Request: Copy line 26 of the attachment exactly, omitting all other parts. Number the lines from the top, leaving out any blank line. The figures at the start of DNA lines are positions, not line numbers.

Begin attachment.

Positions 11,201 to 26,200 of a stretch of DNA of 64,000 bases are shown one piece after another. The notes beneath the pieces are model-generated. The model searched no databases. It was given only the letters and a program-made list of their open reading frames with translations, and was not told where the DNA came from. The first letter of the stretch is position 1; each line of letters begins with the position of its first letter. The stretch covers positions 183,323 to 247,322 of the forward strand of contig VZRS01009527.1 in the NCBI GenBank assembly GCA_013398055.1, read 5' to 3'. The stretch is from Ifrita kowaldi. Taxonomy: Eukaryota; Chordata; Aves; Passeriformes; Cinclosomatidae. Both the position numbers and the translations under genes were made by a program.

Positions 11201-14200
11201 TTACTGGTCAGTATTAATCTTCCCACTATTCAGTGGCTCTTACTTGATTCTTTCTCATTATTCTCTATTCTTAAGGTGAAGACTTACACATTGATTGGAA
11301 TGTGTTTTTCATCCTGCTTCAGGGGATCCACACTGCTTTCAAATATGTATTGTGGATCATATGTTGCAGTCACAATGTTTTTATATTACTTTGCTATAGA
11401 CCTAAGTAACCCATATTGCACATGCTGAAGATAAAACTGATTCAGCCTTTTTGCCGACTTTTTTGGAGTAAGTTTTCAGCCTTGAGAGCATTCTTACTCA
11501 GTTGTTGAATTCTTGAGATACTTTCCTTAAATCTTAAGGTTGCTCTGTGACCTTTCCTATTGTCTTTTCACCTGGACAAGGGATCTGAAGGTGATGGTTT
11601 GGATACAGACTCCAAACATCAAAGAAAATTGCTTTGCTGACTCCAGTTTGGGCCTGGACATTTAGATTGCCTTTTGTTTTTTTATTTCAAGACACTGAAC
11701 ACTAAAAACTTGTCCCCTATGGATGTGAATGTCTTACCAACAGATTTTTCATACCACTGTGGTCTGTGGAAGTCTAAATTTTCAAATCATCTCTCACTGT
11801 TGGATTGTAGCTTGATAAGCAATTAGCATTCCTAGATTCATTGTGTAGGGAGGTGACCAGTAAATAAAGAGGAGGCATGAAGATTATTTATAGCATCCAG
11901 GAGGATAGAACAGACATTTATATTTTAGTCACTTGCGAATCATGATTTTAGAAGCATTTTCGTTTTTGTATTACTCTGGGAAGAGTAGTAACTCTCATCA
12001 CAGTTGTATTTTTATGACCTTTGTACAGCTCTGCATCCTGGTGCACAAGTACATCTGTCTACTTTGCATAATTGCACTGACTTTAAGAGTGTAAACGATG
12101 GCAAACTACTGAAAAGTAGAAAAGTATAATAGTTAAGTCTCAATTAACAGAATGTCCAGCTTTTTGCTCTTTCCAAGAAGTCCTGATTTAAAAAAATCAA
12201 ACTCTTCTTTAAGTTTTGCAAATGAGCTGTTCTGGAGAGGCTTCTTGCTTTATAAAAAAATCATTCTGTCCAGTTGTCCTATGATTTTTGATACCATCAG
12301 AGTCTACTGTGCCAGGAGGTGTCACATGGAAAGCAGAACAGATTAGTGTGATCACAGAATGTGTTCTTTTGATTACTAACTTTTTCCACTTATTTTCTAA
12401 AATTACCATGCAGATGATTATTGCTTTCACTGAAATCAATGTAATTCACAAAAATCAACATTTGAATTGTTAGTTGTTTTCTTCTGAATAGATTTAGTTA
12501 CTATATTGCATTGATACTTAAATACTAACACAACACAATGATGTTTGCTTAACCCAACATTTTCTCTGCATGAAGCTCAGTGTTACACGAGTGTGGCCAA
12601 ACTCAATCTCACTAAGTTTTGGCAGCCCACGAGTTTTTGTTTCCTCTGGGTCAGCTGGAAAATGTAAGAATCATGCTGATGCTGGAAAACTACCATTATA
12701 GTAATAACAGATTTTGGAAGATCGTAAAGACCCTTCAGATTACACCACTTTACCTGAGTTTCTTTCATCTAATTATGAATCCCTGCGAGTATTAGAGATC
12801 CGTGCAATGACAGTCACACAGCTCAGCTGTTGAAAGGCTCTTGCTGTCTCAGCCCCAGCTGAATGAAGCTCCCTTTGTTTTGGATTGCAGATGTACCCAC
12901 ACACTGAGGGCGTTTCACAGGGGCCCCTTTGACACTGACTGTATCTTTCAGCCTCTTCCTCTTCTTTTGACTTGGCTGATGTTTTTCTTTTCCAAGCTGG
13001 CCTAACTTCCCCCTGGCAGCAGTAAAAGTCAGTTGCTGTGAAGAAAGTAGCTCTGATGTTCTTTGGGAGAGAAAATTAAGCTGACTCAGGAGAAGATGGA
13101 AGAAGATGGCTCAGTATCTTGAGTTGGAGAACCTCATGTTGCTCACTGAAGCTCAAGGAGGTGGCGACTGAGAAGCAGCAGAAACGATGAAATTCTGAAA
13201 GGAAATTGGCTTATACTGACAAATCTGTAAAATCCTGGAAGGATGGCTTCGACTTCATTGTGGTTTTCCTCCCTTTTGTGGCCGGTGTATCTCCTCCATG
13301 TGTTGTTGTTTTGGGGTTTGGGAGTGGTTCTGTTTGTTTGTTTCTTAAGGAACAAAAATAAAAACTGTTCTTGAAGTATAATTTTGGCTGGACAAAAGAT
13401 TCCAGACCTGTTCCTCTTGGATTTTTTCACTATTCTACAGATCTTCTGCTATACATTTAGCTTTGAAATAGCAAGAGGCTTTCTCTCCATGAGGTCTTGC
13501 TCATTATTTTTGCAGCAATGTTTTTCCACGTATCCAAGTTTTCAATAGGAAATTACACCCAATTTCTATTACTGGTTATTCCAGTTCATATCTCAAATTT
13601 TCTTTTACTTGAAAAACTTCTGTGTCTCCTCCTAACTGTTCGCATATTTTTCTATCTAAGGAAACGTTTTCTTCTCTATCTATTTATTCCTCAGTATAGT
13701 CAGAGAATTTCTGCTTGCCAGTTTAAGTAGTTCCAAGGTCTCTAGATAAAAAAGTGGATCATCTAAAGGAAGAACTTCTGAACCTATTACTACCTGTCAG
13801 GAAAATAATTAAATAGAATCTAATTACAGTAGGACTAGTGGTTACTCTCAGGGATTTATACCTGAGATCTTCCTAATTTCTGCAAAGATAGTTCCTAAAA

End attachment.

13501 TCATTATTTTTGCAGCAATGTTTTTCCACGTATCCAAGTTTTCAATAGGAAATTACACCCAATTTCTATTACTGGTTATTCCAGTTCATATCTCAAATTT